The heart sits inside our chest and believe it or not, “weighing between 250-350 grams.” It may not sound like much but it is. “The heart contains 4 chambers that essentially make up 2 sides of 2 chamber (atrium and ventricle) circuits ; the left side chambers supply the systemic circulation, and the right side chambers supply the pulmonary circulation” (Medscape). The deeper you look into the heart the more complex it gets, so first starting with the superior and inferior vena cava. They are both “… the largest veins within the body,” (book 491) are located on the top and bottom of the right side of the heart. The left and right atrium are both chambers inside the heart. The tricuspid valve that is located between the right atrium and the right ventricle. It is a valve that consists of three triangular membranous flaps. The left and right ventricles are much bigger chambers compared to the atrium. The left and right pulmonary arteries “are the only arteries that carry deoxygenated, or oxygen-depleted, blood...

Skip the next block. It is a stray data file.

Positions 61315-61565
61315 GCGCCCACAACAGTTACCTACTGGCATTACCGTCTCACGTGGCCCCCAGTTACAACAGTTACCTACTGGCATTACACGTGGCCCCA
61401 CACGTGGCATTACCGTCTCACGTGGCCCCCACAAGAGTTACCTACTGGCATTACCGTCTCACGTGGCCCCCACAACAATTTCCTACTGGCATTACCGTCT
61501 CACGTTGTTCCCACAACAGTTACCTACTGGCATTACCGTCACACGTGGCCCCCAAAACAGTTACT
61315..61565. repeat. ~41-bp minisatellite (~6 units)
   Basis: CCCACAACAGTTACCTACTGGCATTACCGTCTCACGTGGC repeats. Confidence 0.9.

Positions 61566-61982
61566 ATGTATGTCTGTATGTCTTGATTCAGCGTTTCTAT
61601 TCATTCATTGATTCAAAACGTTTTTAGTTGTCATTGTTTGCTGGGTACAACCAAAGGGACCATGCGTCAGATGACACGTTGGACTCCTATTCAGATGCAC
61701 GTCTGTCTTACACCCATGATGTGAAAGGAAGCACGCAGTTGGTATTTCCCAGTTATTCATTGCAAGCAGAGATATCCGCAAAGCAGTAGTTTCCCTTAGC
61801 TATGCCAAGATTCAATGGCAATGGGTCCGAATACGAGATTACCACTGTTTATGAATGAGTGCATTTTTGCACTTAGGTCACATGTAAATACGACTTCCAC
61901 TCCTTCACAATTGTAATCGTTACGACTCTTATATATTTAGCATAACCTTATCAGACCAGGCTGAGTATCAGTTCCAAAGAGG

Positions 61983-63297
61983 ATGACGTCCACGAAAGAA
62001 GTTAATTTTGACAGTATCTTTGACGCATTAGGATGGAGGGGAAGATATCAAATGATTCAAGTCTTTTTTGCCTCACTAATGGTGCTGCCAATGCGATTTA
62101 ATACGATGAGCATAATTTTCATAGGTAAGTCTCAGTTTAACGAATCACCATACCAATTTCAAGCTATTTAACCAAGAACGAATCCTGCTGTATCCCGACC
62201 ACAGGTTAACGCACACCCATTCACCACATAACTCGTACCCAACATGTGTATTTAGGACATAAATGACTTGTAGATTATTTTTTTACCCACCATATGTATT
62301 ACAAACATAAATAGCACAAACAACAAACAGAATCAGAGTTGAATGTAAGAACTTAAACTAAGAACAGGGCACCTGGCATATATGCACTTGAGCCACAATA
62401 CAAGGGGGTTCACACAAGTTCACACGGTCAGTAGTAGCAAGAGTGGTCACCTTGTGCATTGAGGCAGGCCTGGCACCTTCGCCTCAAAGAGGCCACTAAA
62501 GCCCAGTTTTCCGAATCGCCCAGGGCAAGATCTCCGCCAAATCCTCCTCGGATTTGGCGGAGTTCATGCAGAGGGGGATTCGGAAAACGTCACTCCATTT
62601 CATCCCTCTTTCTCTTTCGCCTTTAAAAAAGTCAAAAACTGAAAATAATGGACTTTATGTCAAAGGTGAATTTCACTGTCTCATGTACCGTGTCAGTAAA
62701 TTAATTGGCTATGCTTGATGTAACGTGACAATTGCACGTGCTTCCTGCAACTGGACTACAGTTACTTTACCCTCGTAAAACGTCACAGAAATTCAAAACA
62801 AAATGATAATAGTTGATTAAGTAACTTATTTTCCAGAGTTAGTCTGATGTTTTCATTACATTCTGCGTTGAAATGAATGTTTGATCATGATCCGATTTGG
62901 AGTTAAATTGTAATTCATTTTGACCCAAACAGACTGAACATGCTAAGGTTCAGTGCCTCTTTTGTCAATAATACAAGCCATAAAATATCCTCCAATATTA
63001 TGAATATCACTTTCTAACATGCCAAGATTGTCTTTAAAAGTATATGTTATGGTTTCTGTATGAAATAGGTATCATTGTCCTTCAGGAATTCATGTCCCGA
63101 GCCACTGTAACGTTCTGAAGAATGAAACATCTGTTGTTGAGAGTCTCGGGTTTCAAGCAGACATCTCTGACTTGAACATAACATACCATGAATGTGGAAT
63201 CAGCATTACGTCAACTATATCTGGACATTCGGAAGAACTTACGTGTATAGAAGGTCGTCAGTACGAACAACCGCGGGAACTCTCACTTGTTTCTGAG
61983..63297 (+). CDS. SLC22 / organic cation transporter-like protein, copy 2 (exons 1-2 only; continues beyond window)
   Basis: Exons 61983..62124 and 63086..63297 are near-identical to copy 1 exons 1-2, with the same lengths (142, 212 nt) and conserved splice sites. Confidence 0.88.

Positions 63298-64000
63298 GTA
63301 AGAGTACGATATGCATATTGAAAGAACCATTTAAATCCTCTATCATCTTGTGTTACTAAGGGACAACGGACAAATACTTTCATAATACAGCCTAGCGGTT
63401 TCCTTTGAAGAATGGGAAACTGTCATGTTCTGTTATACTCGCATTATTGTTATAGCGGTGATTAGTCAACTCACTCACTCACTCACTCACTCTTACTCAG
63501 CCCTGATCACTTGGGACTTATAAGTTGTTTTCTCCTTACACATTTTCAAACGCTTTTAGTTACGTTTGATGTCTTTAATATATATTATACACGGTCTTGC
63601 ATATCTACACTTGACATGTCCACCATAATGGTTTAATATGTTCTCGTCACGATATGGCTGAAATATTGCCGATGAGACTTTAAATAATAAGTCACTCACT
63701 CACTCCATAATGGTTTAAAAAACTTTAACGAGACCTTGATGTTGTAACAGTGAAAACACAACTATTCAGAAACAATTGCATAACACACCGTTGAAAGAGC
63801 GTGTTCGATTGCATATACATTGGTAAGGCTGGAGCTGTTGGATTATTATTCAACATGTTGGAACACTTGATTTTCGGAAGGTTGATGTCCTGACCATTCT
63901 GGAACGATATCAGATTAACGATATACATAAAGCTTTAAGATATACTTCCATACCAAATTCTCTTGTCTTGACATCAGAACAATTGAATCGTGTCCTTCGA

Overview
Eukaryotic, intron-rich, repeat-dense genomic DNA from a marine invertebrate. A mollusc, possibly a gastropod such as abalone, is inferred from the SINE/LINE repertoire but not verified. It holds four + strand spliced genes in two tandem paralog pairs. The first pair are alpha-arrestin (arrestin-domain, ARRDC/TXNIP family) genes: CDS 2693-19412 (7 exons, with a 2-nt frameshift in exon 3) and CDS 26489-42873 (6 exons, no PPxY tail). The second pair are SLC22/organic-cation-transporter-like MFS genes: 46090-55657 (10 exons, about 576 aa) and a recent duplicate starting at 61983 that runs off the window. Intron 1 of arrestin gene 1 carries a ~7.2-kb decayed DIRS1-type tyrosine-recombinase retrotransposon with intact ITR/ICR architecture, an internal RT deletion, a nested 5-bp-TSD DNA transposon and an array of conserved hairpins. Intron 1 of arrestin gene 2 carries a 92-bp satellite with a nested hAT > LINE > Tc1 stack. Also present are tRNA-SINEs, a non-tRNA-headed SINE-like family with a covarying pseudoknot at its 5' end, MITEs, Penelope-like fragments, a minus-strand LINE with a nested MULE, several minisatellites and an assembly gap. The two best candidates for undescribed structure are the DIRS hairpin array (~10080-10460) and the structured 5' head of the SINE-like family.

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... cold skin (book 422). When a patient is in decompensated shock you still treat them as you would compensate shock. “Secure and maintain a patent airway, establish and maintain adequate ventilation, and establish and maintain adequate oxygenation via nonrebreather mask…” (book 424). It is very important to diagnose decompensated shock, due to the fact that it does not take long for the body to finally reach the irreversible stage.
Irreversible shock “is the stage in which, regardless of the intervention, the patient outcome is death” (book421). Once a person has reached this stage, there is nothing that can be done. “The length of time that poor perfusion has existed begins to take a permanent toll on the body 's organs and tissues. The heart 's functioning continues to spiral downward, and the kidneys usually shut down completely” (EMS 1). TRANSITION
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